Another Week Ends: Unfunded Mandates, Orthosomnia, One-Star Yelp Reviews, Lancaster Love, the Creation of Forky, and the Fastest Growing Religion in America

1. Fresh off the press from this morning, The Atlantic gives us new language to describe the law: “The Unfunded Mandate.” When the federal government requires states to abide by certain rules without providing the funding needed to support that rule, it’s called an Unfunded Mandate. Stay tuned, though — in the same way that […]

A Little Ditty ’Bout Jack and the Desert Monks

In the gallows humor of this thing called Life, it’s usually in the afterglow of fulfilling our ultimate dreams that we wake up and ask, “What in the hell was I thinking?” Was it worth delaying marriage, foregoing children, neglecting aging parents and ignoring friendships, to find myself in my late-40s with a career fat […]

All Pride Contains a Hint of Malice

Another heartening excerpt from David Brooks’ new work The Second Mountain. Here the Times columnist turns over the definition of grace with a little help from Martin Luther and Reinhold Niebuhr—but with the heavy-lifting from Anne Snyder, Brooks’ erstwhile research assistant, now wife. I was struggling with the concept of surrender and grace. I didn’t […]

David Brooks Has His Mountaintop Experience

A short passage from the remarkable 21st chapter of the NY Times columnist’s new book, The Second Mountain, in which he recounts, well, you’ll see. I’d reprint the entire chapter if I could. The setting is the summer of 2013, just after the end of his 27 year marriage: That summer, I took my annual […]

Another Week Ends: Good Friday, a Grand Miracle, Boomers’ Death Boom, Lazarus Is Dead, Meritocracy, Performance, [chill / lofi / jazzhop], and Oat Milk

1. Today is Good Friday, which means, if ever there were a time to consider the brutal instrument of death at the center of a major world religion, that time may as well be now. Off-putting and oft-baffling, the cross carries a multifaceted meaning that can prove elusive for onlookers and skeptics (and, much of […]

The Scene-Police Punker in All of Us

Every couple of years I get bitten by the nostalgia bug and revisit musical obsessions from my teens and twenties. Maybe it’s nostalgia, maybe it’s just what happens to you post-40, right? Maybe it’s just me. Of late, I’ve found myself climbing into endless YouTube wormholes. Before I know it, it’s 11 PM. There are […]

Another Week Ends: Fake Meat, Away Messages, Ambiguous Grief, Dopey, Lebowitz, Gaffigan, and Generous Pot Roast

1. Meghan O’Gieblyn’s been on our radar of late, and not just because she’s featured so prominently in our new Faith & Doubt Issue. Meghan’s book of essays, Interior States, is phenomenal. American religiosity (and #seculosity) is on full display, and the theme continues in this new monthly series she’s doing at The Paris Review, […]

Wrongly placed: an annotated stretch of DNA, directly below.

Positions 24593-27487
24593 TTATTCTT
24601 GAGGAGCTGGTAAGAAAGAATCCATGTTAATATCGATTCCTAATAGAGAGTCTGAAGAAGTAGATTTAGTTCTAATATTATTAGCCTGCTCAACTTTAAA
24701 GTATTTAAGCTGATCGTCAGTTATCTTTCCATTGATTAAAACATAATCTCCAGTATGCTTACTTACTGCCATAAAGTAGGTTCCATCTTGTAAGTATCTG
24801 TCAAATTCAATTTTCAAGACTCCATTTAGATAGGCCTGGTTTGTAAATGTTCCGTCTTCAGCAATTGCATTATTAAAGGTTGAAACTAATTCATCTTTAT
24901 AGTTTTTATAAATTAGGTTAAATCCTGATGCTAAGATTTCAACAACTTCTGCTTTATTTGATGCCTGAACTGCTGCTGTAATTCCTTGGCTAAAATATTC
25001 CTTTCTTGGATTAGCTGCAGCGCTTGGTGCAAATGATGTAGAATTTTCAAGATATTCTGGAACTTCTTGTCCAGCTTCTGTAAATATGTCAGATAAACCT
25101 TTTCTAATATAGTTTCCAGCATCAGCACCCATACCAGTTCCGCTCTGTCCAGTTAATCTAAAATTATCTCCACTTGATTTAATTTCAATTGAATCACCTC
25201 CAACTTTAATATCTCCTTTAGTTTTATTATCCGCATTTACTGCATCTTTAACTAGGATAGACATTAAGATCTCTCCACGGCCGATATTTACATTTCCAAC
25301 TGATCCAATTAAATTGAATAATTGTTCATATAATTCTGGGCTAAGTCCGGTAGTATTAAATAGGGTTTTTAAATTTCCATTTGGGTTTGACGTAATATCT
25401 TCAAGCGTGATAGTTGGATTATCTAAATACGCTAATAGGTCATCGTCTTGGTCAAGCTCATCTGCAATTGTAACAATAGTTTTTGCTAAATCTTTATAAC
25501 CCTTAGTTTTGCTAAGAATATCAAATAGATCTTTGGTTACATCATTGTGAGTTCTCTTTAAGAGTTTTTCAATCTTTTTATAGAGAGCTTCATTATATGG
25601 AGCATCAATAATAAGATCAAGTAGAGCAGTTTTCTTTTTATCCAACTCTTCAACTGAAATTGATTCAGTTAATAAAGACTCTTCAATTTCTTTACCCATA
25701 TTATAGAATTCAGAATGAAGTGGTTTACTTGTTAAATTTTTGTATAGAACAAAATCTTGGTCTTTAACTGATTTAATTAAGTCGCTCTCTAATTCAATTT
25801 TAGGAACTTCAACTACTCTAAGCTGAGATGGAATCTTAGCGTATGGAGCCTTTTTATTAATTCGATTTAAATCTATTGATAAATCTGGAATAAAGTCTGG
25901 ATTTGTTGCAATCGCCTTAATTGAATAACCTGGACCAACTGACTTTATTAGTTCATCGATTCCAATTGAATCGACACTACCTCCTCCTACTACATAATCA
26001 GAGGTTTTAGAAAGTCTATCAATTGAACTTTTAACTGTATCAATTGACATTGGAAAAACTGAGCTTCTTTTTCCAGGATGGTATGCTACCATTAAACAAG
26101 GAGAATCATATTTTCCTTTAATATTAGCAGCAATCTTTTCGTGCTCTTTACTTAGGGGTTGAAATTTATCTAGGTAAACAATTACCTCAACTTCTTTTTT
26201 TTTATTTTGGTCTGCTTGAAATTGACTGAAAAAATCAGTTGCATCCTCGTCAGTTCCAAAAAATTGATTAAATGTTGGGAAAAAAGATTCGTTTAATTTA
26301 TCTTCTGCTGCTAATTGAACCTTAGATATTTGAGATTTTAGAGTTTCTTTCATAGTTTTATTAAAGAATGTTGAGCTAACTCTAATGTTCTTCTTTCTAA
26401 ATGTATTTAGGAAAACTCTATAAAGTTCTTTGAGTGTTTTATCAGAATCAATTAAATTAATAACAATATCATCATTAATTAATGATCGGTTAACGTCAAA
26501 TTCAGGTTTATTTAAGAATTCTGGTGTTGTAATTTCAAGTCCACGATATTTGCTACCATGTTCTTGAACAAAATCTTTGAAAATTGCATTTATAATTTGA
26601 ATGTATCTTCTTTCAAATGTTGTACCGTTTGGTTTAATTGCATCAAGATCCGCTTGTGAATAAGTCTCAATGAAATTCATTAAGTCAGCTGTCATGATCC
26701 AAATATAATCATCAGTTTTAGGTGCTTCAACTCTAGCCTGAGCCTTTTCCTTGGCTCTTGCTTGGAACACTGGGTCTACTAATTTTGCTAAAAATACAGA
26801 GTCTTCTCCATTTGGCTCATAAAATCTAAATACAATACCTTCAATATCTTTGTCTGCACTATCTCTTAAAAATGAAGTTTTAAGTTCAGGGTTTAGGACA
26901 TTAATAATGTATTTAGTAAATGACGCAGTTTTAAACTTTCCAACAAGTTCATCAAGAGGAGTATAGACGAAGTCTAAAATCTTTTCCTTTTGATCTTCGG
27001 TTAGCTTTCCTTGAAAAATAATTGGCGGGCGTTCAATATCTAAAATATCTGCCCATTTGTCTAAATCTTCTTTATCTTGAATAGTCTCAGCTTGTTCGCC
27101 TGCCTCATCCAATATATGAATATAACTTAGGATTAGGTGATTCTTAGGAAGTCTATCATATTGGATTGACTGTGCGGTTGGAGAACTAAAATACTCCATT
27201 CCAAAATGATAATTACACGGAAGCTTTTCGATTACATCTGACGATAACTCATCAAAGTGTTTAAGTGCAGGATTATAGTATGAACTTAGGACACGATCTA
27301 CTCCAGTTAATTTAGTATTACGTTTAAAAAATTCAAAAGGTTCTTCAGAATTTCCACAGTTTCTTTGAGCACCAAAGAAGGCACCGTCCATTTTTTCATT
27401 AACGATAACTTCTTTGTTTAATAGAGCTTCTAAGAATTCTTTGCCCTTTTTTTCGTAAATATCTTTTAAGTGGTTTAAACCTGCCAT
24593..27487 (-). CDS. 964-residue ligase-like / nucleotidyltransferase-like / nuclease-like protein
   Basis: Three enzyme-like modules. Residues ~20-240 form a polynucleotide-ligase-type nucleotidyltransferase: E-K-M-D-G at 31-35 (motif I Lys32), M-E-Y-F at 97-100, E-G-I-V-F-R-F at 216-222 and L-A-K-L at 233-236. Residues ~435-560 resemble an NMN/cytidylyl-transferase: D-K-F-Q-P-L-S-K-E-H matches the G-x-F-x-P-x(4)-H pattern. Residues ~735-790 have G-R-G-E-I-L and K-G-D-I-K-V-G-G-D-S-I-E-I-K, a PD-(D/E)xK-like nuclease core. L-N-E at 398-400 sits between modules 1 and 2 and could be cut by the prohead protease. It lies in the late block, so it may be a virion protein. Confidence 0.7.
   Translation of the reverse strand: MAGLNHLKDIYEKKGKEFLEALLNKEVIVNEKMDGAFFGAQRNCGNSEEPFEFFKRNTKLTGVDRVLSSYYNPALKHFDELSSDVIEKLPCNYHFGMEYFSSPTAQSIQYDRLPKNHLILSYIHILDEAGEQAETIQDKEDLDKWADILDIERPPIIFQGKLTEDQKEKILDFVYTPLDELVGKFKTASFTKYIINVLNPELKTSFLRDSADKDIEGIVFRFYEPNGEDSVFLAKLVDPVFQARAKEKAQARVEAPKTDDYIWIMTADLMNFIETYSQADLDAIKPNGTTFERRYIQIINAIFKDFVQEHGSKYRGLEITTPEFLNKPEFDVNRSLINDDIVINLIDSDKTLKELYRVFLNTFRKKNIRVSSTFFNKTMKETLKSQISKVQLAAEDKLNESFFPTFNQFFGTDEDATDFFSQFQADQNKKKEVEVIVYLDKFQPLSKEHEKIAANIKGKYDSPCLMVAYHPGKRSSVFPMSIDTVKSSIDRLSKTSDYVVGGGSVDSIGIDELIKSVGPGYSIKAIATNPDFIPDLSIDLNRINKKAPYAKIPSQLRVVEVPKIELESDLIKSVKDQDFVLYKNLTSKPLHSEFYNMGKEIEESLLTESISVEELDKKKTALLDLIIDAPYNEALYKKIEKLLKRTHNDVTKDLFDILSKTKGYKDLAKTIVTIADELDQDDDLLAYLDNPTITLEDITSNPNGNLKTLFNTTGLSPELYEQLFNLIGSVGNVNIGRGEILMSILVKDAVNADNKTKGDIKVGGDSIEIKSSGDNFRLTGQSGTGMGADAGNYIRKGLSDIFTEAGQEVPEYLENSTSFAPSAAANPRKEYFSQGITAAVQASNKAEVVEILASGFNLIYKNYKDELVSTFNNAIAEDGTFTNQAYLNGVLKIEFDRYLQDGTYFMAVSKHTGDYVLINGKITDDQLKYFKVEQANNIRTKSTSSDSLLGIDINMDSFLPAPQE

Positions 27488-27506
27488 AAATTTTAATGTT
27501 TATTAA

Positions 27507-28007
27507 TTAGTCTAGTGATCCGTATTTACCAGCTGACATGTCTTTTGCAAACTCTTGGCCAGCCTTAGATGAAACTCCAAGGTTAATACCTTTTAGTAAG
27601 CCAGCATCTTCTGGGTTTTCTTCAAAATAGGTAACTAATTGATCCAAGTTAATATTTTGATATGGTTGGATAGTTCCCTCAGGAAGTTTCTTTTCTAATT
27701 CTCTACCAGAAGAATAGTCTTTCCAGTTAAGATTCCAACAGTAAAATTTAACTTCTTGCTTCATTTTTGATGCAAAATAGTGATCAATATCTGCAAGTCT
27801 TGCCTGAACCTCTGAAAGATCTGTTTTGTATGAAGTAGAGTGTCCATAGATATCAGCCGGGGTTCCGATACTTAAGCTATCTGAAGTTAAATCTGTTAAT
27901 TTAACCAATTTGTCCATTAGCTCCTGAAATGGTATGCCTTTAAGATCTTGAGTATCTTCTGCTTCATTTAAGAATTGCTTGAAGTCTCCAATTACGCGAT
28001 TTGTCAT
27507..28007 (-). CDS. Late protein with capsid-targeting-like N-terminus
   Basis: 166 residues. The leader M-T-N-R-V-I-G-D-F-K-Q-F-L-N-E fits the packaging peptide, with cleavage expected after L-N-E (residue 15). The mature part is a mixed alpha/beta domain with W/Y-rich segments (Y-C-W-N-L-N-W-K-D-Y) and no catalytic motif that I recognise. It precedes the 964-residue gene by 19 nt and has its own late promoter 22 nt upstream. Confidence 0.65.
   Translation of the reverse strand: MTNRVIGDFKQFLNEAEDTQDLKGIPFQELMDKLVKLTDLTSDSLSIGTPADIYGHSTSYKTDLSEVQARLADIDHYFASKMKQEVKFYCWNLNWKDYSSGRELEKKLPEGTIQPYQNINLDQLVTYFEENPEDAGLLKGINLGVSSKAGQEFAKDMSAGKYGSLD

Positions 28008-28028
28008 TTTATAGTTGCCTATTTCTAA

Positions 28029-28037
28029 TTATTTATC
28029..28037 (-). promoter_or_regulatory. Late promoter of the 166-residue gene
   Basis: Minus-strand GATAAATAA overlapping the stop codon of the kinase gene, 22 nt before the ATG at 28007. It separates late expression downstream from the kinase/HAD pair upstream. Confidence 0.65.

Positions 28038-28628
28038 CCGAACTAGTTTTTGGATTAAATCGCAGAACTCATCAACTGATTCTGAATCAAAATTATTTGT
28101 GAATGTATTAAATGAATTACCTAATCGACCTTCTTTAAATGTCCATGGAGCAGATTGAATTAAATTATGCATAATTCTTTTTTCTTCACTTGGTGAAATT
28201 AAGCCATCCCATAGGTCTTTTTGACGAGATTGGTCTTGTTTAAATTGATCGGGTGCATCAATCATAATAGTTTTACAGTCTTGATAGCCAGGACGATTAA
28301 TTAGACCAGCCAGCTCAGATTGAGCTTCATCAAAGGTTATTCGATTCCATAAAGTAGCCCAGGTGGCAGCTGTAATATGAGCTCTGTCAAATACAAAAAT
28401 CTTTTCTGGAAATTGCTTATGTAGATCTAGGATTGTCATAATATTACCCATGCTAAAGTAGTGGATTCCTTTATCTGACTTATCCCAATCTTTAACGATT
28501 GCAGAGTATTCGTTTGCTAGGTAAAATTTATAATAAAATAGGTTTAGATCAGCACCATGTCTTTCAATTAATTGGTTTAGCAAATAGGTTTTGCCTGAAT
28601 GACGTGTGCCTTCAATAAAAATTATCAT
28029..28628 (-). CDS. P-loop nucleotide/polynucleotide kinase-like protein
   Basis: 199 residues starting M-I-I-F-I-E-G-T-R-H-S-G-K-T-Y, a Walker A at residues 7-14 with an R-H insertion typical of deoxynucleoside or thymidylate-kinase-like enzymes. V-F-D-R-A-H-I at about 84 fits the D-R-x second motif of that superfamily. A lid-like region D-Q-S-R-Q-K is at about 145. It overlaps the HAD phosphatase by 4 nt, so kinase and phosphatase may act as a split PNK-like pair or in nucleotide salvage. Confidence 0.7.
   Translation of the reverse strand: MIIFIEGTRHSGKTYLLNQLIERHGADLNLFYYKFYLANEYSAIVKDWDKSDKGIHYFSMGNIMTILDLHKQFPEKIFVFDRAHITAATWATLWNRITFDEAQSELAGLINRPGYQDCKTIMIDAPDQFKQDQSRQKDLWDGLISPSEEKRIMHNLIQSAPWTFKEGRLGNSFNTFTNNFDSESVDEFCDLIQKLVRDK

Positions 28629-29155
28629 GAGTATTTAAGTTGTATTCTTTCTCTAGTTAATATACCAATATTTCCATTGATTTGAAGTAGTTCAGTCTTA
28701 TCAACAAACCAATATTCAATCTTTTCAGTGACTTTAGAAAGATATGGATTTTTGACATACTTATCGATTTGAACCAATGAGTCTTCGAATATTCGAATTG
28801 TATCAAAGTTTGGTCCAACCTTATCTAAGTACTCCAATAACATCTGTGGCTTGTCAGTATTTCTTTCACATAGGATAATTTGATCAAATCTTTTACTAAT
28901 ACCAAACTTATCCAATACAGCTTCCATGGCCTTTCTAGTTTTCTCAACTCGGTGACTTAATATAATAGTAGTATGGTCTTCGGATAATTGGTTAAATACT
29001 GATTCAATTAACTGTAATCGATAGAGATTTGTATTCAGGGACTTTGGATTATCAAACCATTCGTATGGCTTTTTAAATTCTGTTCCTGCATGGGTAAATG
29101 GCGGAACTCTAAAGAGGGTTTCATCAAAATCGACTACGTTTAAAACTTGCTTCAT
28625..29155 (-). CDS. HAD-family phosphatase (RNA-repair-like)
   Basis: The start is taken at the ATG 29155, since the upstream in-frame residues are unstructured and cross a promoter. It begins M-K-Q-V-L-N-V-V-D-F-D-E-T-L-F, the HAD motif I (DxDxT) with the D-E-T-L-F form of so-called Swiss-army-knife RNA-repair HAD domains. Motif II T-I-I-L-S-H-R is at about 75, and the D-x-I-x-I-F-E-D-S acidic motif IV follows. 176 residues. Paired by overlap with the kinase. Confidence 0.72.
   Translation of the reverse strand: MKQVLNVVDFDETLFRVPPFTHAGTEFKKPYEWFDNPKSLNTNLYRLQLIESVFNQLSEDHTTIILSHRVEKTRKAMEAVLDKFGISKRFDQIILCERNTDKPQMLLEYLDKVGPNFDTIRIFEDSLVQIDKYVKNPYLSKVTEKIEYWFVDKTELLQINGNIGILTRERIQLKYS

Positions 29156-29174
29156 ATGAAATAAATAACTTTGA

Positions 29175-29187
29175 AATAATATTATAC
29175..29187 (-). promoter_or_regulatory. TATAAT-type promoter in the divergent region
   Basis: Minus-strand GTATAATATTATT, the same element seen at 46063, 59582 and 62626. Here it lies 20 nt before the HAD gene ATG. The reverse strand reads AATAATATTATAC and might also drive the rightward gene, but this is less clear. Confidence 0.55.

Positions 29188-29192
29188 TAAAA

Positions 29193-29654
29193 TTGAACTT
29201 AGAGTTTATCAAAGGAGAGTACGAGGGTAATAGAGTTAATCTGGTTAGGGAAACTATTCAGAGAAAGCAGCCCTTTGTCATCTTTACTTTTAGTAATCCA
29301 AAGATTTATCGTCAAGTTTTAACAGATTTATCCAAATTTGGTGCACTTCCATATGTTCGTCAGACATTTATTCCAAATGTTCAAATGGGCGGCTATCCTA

Another Week Ends: Conan Reborn, Call-Out Culture, Rockstar Sobriety, Sick Notes, Bookstores, Bossy Razors, and the Bad Place

1. This week, let’s start with the afterlife of Conan O’Brien. After a 4-month hiatus, Team Coco revives, now completely made over: shorter episodes, a more informal set-up — also more embracing of the life cycle of late-night. With 25+ years under the belt, Conan talks to The New York Times about his inevitably approaching retirement/career-death. He […]

Another Week Ends: Bootleg Bob Dylan, Converted Morticians, Your True Self, Anxious Teens, and Earning Points in The Good Place

1. This week brought some fantastic revelations, not the least of which was Bob Dylan’s bootleg (gospel-infused) song, “Making A Liar Out of Me”: Needless to say, we’re eagerly awaiting this collection’s release. From Andy Greene at Rolling Stone: Bob Dylan began writing gospel songs at such a furious rate in late 1978 that there was […]

Another Week Ends: Stories of Forgiveness, Electric Jesus, Selfish Marriages, Bad Vicars, Exhausted Chefs, and Discount Books

1. Let’s start this round-up with a beautiful story from an unlikely source. Last week, The Wall Street Journal published an incredible exposition on forgiveness, “The Challenge of Jewish Repentance,” by Jonathan Sacks. Beginning with the Old Testament, with Genesis, Sacks describes how Jewish history has always revolved around the general wheel of transgression and forgiveness, […]

Eat Your Fancy Sandwich

It’s obvious that David Brooks really struck a nerve with his most recent op-ed regarding sandwiches. I mean, as a huge fan of sandwiches, I understand. There’s nothing better than a great sandwich—I’m eating a chicken salad sandwich right now. And while I wouldn’t fight for much, there’s nothing I wouldn’t do for a nice […]

Jesus and Therapy: A Conference Breakout Preview

The recent New Yorker cartoon (above) says it all. We’re living in an age of “subjective sovereignty,” where life is “all the feels” and emotional offense is king. It is a time less describable by policy discord and differences of opinion, but instead by vindictive joy and holy rage. Arguments are couched in first-person noise—disagreements […]